With five big companies and several smaller outfits selling the same dream, Kota has become the IIT coaching hub. Four brothers who own a coaching empire, their foreheads bisected by identical long red tilaks, advertise their wares from hoardings scattered across the city. Individual teachers – “PPS Sir”, “VKP Sir”, “Amit Sir” — solicit custom with improbably glamorous posters of themselves strung up at street corners. Parents are confident that sending their pre-teens to residential schools-cum-crammers will give them an edge over their peers. Rank-holders in medical and engineering entrance exams are to Kota’s spaces what Jayalalitha is to Chennai.

There is a corresponding coarseness in everyday conversation with students, taxi drivers, shopkeepers, all sounding blasé about coaching companies, fighting over “toppers” and stealing each other’s teachers. You repeatedly hear the story of how two different coaching centers, Allen and Aakash, put out triumphant ads in 2015 laying claim to the very same seven names from the top ten in the All India Pre Medical Test. Or the observation that Bansal Classes is no longer the go-to place because it has been “raided” far too often for its teachers.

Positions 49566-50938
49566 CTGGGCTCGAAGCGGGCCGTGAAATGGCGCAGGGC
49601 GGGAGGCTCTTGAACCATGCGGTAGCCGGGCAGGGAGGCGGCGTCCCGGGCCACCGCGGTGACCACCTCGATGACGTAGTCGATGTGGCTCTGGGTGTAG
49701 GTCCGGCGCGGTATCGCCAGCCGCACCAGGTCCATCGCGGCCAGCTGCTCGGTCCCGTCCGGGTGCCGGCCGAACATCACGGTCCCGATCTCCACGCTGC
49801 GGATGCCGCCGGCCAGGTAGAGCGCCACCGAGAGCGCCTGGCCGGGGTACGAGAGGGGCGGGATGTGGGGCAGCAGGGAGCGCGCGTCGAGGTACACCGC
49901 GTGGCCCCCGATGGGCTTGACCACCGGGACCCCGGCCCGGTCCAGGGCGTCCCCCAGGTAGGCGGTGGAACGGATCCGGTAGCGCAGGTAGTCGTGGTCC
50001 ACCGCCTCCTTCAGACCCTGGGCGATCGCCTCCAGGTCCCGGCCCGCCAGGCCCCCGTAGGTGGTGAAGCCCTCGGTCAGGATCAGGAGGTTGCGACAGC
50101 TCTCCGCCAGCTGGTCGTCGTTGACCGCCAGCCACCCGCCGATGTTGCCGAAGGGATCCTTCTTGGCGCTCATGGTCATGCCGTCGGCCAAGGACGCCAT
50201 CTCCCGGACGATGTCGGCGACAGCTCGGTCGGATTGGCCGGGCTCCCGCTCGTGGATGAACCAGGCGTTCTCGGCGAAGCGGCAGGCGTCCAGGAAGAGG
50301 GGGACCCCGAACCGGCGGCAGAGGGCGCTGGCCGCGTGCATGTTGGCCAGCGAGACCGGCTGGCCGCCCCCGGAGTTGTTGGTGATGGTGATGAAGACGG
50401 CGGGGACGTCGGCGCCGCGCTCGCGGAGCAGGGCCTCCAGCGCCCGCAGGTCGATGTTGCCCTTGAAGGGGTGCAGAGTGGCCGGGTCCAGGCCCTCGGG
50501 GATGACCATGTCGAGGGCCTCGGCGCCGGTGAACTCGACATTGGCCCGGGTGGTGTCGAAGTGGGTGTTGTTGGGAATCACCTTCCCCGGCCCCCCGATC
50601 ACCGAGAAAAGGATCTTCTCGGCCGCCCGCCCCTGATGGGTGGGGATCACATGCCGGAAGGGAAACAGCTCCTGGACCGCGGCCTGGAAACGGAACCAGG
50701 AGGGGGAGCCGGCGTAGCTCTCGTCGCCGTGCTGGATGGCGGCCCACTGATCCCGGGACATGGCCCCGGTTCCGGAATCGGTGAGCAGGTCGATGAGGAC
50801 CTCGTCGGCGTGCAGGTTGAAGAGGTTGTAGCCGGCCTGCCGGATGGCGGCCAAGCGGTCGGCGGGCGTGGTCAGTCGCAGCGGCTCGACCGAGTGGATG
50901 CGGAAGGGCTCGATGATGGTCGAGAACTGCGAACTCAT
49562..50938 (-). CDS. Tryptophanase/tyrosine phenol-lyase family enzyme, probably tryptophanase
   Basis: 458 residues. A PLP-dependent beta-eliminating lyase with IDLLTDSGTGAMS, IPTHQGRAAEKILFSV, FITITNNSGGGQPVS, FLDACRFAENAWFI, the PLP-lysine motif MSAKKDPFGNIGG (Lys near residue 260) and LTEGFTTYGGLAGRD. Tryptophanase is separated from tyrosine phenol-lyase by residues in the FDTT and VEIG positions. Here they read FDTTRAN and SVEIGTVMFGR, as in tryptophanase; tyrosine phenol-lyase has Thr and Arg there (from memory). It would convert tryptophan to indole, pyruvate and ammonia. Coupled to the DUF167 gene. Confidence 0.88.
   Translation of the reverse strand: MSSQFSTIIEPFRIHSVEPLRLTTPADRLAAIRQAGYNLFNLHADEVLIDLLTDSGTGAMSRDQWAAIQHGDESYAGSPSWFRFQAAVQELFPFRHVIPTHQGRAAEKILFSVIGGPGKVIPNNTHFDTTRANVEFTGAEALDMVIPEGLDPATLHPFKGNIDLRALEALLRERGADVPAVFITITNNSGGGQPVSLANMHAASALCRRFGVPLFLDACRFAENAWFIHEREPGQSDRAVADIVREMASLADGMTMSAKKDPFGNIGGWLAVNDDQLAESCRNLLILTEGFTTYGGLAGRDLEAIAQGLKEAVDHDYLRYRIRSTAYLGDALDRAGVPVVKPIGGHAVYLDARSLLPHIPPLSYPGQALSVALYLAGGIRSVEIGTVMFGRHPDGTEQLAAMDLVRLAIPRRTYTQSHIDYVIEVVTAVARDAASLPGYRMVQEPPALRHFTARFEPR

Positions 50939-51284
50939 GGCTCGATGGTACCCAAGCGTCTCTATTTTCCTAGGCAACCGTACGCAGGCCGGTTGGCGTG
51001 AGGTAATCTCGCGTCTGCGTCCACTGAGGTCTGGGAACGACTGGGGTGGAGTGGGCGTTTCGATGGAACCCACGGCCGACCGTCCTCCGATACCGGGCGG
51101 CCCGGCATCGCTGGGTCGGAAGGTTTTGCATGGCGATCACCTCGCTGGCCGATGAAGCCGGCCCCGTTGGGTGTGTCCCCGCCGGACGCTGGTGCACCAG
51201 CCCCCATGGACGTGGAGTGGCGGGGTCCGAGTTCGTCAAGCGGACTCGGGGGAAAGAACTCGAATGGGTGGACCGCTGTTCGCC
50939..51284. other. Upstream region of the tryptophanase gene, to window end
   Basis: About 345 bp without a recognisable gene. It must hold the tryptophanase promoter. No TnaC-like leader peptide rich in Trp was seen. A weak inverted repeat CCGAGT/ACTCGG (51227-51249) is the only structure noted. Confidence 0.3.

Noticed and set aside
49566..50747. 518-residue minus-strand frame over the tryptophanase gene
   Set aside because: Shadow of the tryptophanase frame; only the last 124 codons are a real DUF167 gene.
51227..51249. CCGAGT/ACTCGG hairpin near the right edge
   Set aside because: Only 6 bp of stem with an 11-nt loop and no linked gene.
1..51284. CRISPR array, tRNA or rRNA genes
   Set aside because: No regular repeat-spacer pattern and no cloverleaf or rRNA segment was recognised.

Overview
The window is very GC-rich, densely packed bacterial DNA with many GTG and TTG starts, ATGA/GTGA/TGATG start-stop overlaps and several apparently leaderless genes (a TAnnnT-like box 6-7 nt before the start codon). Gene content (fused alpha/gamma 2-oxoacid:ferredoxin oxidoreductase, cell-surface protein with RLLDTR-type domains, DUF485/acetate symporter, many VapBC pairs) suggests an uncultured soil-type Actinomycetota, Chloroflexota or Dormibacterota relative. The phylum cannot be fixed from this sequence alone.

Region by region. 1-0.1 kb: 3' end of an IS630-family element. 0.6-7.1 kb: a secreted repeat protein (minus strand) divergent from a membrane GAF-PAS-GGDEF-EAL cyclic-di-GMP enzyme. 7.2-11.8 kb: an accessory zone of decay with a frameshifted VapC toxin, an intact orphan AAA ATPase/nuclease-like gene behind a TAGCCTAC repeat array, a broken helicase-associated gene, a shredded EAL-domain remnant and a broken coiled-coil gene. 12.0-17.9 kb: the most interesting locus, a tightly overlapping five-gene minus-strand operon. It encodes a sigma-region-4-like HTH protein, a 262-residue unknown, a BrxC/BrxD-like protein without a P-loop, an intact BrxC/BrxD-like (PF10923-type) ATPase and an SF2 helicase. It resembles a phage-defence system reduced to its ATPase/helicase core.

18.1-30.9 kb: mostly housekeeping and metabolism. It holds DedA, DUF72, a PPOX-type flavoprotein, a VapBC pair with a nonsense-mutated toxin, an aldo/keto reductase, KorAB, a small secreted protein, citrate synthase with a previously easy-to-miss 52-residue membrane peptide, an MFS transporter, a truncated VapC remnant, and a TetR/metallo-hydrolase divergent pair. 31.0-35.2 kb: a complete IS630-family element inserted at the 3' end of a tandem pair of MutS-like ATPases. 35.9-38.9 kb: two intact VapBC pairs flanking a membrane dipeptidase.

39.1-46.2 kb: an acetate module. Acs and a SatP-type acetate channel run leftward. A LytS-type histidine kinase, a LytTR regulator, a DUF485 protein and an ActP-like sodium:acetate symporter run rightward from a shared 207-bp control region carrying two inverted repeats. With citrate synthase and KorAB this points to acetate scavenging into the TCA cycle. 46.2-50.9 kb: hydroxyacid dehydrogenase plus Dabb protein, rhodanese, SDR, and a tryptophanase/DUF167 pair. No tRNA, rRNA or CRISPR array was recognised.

Raided? Pramod Maheshwari, CEO of the publicly listed coaching company, Careerpoint, and a lively raconteur, explains how such a heist is conducted. “It’s done with careful planning. The teachers work normally all day. Their employers only get to know when they see an ad with their names and faces in the papers the next morning. Then, they discover some students have also left.” Has he done it? “It was done to me once so I replied in kind,” he says calmly. “After that, my teachers were not poached.”

Allen, which boasts of a teaching staff of 1000 in Kota, including 200 IIT graduates and 50 MBBS doctors, is the main beneficiary of such migrations. Unsurprisingly, it is the city’s best paymaster, and its “campuses” feature huge classrooms where teachers wearing lapel mikes address 200-plus students. Deepak Gautam, Vice President HR, confirms that it is possible for senior teachers to earn “in crores” annually. Is it true that Allen’s teachers drive Audis and BMWs? “I think I have seen an Audi,” Gautam says carefully, “but I’m not sure of the BMW.”